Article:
Later On

A blog written for those whose interests more or less match mine.

Archive for January 22nd, 2009

Excellent advice on résumé writing

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This post has some very good advice on résumé writing. Take a look, if you’re working on a résumé—as who isn’t, in this economy?

Written by Leisureguy

22 January 2009 at 5:54 pm

Knives return, much the better

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Just received back the knives I had mailed to JustKnives101’s Sharpening Service in New Jersey. They did a very nice job, and the knives are better than ever.

Written by Leisureguy

22 January 2009 at 5:52 pm

Posted in Business, Daily life

Democrats like transparency in government

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From Dan Froomkin today:

Hope Yen writes for the Associated Press that Obama’s move comes as "the latest in a three-decade-long pingpong game with FOIA policy.

"In the late 1970s, Carter’s attorney general, Griffin Bell, issued guidance to err on the side of releasing information. Under Reagan, William French Smith came in and reversed that; he told them, ‘when in doubt withhold.’ Then under Clinton, Janet Reno reversed it again; she told agencies their presumption should be for release.

"But Bush Attorney General John Ashcroft went back the other way in October 2001, telling agencies he would defend any legal justification for withholding documents. . . .

Note strong correlation of political party and support for the FOIA. Correlation is not causation, of course, but in this case causation produced the correlation.

Written by Leisureguy

22 January 2009 at 2:18 pm

Posted in Democrats, GOP, Government

NSA’s spying on Americans

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More details emerge:

Last night on MSNBC’s “Countdown with Keith Olbermann,” former analyst for the National Security Agency Russell Tice revealed that the NSA had “monitored all communications” of Americans and specifically targeted journalists:

TICE: The National Security Agency had access to all Americans’ communications — faxes, phone calls, and their computer communications. And it didn’t matter whether you were in Kansas, in the middle of the country, and you never made any foreign communications at all. They monitored all communications. […] But an organization that was collected on were U.S. news organizations and reporters and journalists.

OLBERMANN: To what purpose? I mean, is there a file somewhere full of every e-mail sent by all the reporters at the “New York Times?” Is there a recording somewhere of every conversation I had with my little nephew in upstate New York? Is it like that?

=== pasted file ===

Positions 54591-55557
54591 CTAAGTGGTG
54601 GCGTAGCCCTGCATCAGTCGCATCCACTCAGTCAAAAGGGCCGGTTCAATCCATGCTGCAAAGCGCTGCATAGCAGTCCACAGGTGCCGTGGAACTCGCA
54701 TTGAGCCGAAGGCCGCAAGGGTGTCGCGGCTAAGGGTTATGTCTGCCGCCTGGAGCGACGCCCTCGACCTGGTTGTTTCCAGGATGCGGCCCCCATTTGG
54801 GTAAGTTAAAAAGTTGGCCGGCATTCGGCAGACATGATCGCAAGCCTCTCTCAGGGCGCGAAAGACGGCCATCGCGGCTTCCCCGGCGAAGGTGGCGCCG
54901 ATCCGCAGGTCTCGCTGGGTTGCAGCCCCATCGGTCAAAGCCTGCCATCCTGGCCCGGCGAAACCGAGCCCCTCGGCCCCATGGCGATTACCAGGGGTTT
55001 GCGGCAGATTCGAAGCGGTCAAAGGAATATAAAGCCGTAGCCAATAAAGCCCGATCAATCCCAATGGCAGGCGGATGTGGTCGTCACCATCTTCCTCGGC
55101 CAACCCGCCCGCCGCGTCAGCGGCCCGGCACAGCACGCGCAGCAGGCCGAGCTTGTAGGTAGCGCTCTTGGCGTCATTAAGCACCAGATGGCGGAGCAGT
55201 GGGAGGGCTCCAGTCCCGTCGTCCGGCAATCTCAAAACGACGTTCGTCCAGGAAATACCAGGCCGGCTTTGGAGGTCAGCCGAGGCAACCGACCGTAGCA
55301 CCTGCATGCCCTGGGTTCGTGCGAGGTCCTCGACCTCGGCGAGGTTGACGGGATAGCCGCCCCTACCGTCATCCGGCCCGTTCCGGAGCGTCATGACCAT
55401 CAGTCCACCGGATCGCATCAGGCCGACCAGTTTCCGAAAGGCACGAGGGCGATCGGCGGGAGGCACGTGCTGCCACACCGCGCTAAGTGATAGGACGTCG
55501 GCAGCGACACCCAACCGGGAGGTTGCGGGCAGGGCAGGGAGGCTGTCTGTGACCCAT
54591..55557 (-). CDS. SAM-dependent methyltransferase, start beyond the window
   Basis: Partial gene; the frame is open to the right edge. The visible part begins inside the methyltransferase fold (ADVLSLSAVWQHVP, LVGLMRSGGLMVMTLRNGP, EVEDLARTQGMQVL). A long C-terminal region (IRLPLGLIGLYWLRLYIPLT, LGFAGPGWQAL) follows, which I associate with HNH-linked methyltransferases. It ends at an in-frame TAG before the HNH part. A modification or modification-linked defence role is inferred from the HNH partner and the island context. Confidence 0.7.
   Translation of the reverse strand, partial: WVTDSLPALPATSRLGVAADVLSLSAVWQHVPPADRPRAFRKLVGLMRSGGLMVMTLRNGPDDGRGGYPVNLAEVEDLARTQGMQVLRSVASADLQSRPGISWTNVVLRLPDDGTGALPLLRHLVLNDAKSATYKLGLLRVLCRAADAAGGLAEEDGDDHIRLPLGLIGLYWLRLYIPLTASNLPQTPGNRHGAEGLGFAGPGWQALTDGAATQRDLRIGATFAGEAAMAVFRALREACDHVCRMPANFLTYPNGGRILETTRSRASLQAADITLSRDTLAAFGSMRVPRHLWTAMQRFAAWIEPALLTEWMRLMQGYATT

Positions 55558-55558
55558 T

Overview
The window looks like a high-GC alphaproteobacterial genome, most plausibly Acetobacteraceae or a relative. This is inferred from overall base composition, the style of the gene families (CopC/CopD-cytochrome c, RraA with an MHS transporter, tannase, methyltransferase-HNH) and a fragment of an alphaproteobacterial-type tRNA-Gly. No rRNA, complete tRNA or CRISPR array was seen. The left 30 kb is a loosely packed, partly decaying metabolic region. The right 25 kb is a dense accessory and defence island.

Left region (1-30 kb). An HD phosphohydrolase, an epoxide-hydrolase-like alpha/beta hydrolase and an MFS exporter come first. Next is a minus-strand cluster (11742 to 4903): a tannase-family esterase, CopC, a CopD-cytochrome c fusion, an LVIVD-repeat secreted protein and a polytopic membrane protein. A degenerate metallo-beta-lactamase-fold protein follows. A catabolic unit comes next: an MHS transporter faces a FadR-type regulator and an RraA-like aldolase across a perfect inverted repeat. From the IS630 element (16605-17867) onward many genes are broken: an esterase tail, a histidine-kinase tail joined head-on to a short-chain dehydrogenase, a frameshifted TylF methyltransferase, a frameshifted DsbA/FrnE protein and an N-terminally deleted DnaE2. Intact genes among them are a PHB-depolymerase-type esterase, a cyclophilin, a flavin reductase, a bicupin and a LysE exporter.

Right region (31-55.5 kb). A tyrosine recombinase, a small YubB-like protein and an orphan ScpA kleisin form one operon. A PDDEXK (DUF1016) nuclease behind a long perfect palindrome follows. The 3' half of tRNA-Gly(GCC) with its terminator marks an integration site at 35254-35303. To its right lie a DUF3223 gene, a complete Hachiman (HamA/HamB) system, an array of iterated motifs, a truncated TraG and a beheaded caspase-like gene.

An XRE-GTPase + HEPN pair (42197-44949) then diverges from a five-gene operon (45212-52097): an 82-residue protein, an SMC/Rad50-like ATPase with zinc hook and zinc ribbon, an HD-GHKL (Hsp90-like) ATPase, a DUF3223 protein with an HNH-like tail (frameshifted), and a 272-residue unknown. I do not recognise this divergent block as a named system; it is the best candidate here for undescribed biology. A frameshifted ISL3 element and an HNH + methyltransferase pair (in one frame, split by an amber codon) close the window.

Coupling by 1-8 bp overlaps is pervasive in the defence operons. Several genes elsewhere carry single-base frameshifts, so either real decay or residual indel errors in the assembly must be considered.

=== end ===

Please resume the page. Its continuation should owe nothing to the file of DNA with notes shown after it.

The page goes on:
TICE: If it was involved in this specific avenue of collection, it would be everything. Yes. It would be everything.

Tice, a major whistleblower who helped reveal President Bush’s warrantless wiretapping program to the New York Times in 2005, also told Olbermann that the agency sought specifically “to be deceptive” to prevent congressional committees from learning more about the program, calling it “a shell game”:

TICE: The agency would tailor some of their briefings to try to be deceptive for — whether it be, you know, a congressional committee or someone they really didn’t want to know exactly what was going on. So there would be a lot of bells and whistles in a briefing, and quite often, you know, the meat of the briefing was deceptive.

Watch portions of the interview (full interview here):

In October, two other whistleblowers told ABC News that the NSA “routinely” listened in on Americans’ phone calls and agents would often share “salacious or tantalizing” intercepted calls with each other. All this despite Bush’s frequent protestations that his illegal wiretaping program was “limited,” that it targeted only “a phone call of an al Qaeda, known al Qaeda suspect,” and that he ensured “that our civil liberties of our citizens are treated with respect.”

To the end, Bush and Cheney defended the program. In his final days in office, Cheney declared that “it always aggravated” him that the NY Times won a Pulitzer for exposing his administration’s illegal spying program.

Update:  Olbermann will interview Tice again on his program tonight, airing on MSNBC at 8 pm EST. ThinkProgress is interested to know whether Tice ever experienced political interference while working for the agency. What questions do you have?

Written by Leisureguy

22 January 2009 at 12:33 pm

K Street redux

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From a ThinkProgress post:

… Congress, however, isn’t so ready to move away from the old Washington. Roll Call reports today that the GOP is building a new K Street Project to cozy up with lobbyists:

Senate Republicans have tasked Conference Vice Chairman John Thune (S.D.) with beefing up the party’s outreach to K Street, business groups and grass-roots organizations, hoping to maintain critical alliances built up over eight years of White House control.

Primarily, Thune said he hopes to create new alliances and fortify old relationships in order to sell the party’s priorities to the masses as it tries to reinvent itself after suffering bruising Congressional losses in the past two election cycles.

The previous version of the K Street Project, established by Tom DeLay and his cronies, set up a pay-to-play machine that self-admittedly operated by the old adage of “punish your enemies and reward your friends.” Lobbyists were given influence over legislation in return for donations to Republicans and a refusal to hire Democrats. DeLay’s influence is still felt on K Street, where there remains a “collective griping” at the dominance of Republicans…

Written by Leisureguy

22 January 2009 at 12:25 pm

Posted in Business, Congress, GOP

Interesting insight into Anti-Defamation League

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ThinkProgress: